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Tuesday, March 23, 2010

New commercial for Reaching Roots Studios

After years of noticing that most wedding video demos are all kinds of apples, I decided to go with an orange. Yes, this demo still demonstrates that we capture beautiful, fun video. It also introduces you to me and focuses on why Reaching Roots is the right company for you.
video

Wednesday, March 17, 2010

Book More Brides, a video for Vendors

For the past couple of weeks I've been working with Stephanie and Jeff Padovani. They were interested in putting together two spots, one geared toward wedding professionals, and the other towards brides. Here is the Wedding professionals video.

Trust me, if you are a wedding professional working in the Hudson Valley, you want to get to know these two. They have a great blog going at www.besthudsonvalleyweddingever.com. Stephanie's blog is fantastic for both the professional, and for brides. Couples can get spot on tips, and vendors get great advice on finding the client that is right for them. Everyone wins!
video

Sunday, March 7, 2010

Value

Last time I wrote specifically about what makes our company a little different than our peers. Today, as I was attempting to write a short description of our company for some advertisements the concept of VALUE kept coming back to the forefront.

Weddings are expensive. I am as guilty as the next guy/girl of wanting my wedding day to look, sound, and feel perfect. That means flowers, lighting, and great music. If you are looking for those elements, absolutely go visit my friends at www.besthudsonvalleyweddingever.com. However, if you've already found them, and are simply looking for the photo/video companies to capture them for you, please consider the following.

I hear a lot of short intakes of breath after I announce our starting package price to an Inquiry. He or she is often hoping to pay half of what we ask. When there are companies out there only asking $1000 for their base package, why would you pay $1900?

There is value in simple documentation of your wedding day (most $1000 packages will be a single camera, with minimal editing). As a creator of Family History Videos, I know how valuable having video from major events is. I'm working on a Family History Video right now, and have access to old home movies of my client's grandparents entering their wedding reception. It is priceless! AND it is only a 10 second clip with no sound. However, this value is felt by future generations, not necessarily by YOU, the paying client. You want to avoid becoming one of those couples that say, "yeah, we got a wedding video, but we never watch it." Until someone like myself steps in 50 to 100 years from now to use this archived video it will have been a waste of your $1000.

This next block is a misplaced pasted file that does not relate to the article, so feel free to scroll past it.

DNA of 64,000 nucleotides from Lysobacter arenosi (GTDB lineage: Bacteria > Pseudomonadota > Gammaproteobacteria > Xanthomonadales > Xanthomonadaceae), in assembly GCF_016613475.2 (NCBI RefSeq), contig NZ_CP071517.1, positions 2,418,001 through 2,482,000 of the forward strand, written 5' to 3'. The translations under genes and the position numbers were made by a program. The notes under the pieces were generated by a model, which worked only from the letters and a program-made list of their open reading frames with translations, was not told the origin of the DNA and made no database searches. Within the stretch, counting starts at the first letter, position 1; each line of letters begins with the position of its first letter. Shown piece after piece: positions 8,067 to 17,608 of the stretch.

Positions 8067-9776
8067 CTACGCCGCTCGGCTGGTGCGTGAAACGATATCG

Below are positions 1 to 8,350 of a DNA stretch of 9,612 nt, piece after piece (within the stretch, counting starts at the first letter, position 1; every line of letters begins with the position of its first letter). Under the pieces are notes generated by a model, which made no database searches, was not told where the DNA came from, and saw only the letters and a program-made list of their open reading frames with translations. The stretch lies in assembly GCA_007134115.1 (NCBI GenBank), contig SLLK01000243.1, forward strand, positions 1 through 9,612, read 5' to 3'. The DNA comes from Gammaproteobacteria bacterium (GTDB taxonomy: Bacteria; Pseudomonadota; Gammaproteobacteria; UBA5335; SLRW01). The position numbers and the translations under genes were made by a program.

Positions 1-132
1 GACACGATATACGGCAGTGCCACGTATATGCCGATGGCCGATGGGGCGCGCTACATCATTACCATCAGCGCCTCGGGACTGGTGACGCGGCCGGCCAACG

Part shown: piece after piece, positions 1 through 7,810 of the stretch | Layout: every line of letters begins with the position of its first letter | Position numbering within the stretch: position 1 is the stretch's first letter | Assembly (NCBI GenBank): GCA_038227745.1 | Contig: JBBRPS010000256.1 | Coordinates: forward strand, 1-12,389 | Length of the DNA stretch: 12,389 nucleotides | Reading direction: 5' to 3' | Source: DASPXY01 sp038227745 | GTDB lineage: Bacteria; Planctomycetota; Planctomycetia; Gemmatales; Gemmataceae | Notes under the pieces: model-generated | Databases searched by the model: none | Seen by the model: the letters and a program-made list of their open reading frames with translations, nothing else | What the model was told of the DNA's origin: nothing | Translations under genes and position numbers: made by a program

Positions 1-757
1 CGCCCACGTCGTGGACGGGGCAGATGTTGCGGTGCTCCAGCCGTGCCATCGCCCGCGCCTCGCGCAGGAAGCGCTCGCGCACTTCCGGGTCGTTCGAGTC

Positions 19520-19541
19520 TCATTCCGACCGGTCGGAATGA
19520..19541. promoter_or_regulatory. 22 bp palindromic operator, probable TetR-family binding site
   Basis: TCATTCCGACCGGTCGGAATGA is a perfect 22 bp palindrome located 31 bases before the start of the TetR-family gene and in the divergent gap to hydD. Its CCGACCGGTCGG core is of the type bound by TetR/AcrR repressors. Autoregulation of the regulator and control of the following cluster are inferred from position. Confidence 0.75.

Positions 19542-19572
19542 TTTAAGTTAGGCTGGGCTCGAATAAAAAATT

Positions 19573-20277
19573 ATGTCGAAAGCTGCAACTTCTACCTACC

Just look at our testimonials page, and you'll see that our Wedding Movies get watched! Over and over again! And in today's digital era, you can share it with your friends online and they will watch it too! I sent about four hours of different weddings to an Inquiry the other day, and she called back to say, "I watched all of them! Other people's weddings, and I couldn't turn them off!"

We also send two cameras to our preparations and ceremonies in our base package. Most companies have a single camera option. We do not. Why would I deny you the client a choice that is so popular? I've lost a lot of jobs because I don't offer that option. Am I a terrible business man? Have I failed to understand the needs of my client base? No, I don't think so. What I understand after more than ten years in the business is there is a gap between what you think you need, and what you do need. Yes, a shot of you giving your vows is a fantastic, priceless thing to have. Add to that a shot of your sister looking over at your mom, and then back at you, then shedding a tear. OH MAN! WHAT JUST HAPPENED? That second camera was able to truly tell the story of what was going on during your ceremony.